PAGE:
These canvases have been sitting on the shelves for weeks or months, so the gesso has had a long time to dry. You can take the shrink wrap off and begin painting on it immediately. Additional coats of gesso aren’t required.

Some artists still prefer to apply an additional coat of gesso. The artist quality gesso that you find at the art supply store can be slightly rougher and more absorbent than what you find on store bought canvases. Another reason to apply an additional coat of gesso is if you want to create subtle brushstroke textures with the gesso. There are brands of gesso that are extra thick for this purpose.

Mixing color in with the gesso is popular with artists who prefer working on a toned ground instead of the pure white of regular gesso. Neutral gray or earth colors are popular for toning canvases.

Do You Need to Prime Canvas for Acrylic Paint?

No, it’s not necessary to prime a canvas for acrylic paints. There’s nothing in acrylic paint that’s harmful to canvas, so you can paint directly on the raw canvas itself. There are advantages to priming the canvas before you paint on it though. For example, the raw canvas will absorb the moisture from the acrylic paint faster, which makes it dry faster.

Do You Need to Prime a Canvas for Oil Painting?

Yes, the purpose of the primer is to protect the fibers of the canvas from the linseed oil found in oil paints. Linseed oil is acidic and if it’s allowed to seep into the fibers of the canvas, it will cause the canvas to break down in time.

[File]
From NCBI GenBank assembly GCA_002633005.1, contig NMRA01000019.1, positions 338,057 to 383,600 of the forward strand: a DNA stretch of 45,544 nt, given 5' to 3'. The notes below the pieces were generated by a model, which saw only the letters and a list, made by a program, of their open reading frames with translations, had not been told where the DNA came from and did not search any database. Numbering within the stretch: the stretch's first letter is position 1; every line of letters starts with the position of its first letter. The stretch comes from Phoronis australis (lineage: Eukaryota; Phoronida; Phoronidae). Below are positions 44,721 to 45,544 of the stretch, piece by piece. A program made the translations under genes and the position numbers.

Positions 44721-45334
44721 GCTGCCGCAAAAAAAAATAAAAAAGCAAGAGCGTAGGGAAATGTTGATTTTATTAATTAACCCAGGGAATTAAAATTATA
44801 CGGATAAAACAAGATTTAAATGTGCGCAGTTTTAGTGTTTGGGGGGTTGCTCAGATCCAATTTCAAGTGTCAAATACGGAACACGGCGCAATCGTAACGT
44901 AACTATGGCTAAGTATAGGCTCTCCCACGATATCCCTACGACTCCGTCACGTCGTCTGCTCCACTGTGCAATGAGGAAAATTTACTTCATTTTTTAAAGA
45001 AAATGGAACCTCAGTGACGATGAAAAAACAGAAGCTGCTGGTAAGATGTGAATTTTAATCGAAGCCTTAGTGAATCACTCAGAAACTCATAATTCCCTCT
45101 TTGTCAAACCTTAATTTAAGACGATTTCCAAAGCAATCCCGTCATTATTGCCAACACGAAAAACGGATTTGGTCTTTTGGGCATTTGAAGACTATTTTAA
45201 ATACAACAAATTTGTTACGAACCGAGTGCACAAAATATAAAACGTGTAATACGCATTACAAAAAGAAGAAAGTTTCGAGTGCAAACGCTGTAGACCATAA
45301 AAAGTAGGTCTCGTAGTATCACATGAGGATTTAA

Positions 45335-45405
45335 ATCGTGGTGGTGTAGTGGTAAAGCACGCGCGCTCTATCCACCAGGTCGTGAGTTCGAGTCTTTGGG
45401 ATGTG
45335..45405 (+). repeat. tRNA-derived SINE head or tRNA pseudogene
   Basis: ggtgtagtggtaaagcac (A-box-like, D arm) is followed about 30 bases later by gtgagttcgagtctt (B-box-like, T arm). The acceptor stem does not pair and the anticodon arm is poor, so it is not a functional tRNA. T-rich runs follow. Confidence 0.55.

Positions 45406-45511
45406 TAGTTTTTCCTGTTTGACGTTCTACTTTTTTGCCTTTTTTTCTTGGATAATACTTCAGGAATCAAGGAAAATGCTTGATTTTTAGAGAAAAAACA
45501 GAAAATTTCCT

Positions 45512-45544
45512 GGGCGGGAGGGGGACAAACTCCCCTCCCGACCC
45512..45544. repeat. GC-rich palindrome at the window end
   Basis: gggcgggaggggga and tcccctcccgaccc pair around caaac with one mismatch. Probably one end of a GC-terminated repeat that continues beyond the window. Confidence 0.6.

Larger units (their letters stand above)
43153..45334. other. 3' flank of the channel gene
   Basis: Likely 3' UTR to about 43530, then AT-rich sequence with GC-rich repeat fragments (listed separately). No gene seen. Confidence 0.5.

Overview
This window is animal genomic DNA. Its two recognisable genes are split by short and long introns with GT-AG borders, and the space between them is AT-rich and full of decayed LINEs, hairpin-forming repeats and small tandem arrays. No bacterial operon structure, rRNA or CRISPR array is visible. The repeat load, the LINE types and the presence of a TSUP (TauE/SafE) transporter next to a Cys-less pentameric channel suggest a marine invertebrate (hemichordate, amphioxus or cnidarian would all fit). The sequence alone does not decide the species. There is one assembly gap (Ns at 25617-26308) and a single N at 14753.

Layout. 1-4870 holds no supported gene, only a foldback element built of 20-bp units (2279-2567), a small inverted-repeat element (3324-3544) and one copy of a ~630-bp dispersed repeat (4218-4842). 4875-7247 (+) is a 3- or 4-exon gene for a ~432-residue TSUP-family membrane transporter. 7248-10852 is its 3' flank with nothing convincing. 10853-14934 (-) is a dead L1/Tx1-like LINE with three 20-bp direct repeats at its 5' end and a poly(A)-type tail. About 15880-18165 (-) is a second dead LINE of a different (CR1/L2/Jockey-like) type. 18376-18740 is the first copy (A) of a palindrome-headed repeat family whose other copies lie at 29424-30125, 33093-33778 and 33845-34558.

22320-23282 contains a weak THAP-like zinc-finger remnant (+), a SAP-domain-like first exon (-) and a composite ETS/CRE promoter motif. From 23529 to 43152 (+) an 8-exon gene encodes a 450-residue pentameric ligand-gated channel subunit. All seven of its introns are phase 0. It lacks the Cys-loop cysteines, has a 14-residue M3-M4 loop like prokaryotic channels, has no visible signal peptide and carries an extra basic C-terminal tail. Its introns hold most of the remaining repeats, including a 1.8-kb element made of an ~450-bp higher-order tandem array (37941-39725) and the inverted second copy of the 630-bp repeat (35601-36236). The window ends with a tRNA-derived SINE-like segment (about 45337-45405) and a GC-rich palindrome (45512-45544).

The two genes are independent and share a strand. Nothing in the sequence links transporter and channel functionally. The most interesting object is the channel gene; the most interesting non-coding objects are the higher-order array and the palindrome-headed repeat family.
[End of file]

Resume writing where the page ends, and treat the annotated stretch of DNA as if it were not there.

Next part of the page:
At first, the oil will only discolor the canvas. It turns dark yellow or a golden brown color. Inspect the backs of your old canvases for discoloration. If you find dark stains then that means some of the oil is seeping through to the back of the canvas. I’m not aware of anything that you can do to prevent this from happening to your old paintings. I wouldn’t panic because it takes a long time for it the oils to affect the canvas. As long as there was at least one coat of gesso it should provide some protection.

In the future, you’ll want to adjust the way you gesso your canvases. It’s important to apply multiple coats of gesso to make sure that it’s thoroughly sealed. You want to make sure you plug up all of the tiny pinholes between the weave of the canvas.

Another tip is to make sure that you allow the gesso to dry thoroughly before painting on it with oil paints. Water and oil don’t mix, so any moisture in the canvas may interfere with the adhesion of the paint to the canvas. The drying time of gesso depends upon the humidity, temperature, and air currents of your studio. Generally speaking, gesso should be entirely dry within 24-48 hours.

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  1. Hi, I’d like to start working on some larger canvases, 1 m sq, with acrylic paint first on raw canvas then maybe finish up with oil after lot of layers of acrylic. When you use a clear acrylic size instead of rabbits skin do you get good tension? I will probably be quite rough with large brushes and pallet knifes, don’t want canvas to go floppy. I like the color of canvas without gesso.Thanks

    1. Chris Breier says:

      Hi Barry, thanks for reading my blog. Yes, the moisture in the matte medium will cause the canvas to shrink. You can also preshrink the canvas by wiping it down with a wet sponge. Let the canvas dry and check the tension. If it’s tight enough then you can go ahead and apply the matte medium or clear gesso. If it’s too loose then you may have to remove some of the staples and pull it tight with canvas pliers and staple it back down. Be careful not to rip the canvas with the pliers though. Another thing to keep in mind is the tension of the canvas will change with the humidity and temperature. Many times when I buy canvases online they arrive with some slack in them. I just spritz the back of them with water and the canvas tightens up as it dries. I hope this helps!

  2. Excellent information. Thanks a lot 🙂